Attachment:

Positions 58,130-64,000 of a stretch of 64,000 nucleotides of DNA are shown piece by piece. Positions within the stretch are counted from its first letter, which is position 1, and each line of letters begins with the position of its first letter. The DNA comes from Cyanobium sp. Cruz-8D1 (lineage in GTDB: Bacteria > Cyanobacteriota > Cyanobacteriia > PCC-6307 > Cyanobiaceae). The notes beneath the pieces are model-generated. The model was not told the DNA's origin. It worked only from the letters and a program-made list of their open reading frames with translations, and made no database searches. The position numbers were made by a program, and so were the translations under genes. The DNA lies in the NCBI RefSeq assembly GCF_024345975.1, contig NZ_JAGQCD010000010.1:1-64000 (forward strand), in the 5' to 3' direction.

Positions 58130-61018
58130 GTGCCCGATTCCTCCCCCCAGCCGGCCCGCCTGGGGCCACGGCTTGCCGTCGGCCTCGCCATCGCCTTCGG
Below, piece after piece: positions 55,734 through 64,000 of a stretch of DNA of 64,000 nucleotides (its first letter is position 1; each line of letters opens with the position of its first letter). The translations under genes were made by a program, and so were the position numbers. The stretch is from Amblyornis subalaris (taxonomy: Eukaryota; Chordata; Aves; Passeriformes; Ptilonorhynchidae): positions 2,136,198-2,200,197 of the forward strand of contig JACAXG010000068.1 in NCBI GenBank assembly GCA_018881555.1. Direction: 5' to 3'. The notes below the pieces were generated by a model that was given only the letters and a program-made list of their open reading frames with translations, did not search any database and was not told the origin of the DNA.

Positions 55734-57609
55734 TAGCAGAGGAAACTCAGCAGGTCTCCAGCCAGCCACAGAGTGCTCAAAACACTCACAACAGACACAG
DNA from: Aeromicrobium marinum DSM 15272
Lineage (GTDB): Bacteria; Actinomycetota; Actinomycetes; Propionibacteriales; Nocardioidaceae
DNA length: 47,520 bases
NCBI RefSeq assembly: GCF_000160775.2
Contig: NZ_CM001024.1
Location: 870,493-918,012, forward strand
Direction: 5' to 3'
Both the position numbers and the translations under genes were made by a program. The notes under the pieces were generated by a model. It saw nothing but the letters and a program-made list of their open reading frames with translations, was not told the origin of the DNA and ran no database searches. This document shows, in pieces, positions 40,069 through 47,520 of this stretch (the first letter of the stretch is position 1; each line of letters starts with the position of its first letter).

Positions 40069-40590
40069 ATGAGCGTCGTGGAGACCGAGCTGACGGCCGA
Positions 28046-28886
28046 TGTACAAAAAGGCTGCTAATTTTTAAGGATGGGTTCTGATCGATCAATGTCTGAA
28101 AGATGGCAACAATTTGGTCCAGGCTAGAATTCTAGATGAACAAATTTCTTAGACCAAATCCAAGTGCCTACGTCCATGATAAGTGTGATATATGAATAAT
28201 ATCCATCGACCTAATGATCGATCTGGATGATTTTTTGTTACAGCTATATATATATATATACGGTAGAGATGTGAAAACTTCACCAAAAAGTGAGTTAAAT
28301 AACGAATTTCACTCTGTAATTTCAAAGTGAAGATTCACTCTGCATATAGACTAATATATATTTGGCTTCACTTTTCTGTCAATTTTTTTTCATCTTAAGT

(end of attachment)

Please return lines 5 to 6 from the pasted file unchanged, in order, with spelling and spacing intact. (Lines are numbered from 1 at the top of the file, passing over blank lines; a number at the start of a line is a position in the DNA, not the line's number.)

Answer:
Positions 55734-57609
55734 TAGCAGAGGAAACTCAGCAGGTCTCCAGCCAGCCACAGAGTGCTCAAAACACTCACAACAGACACAG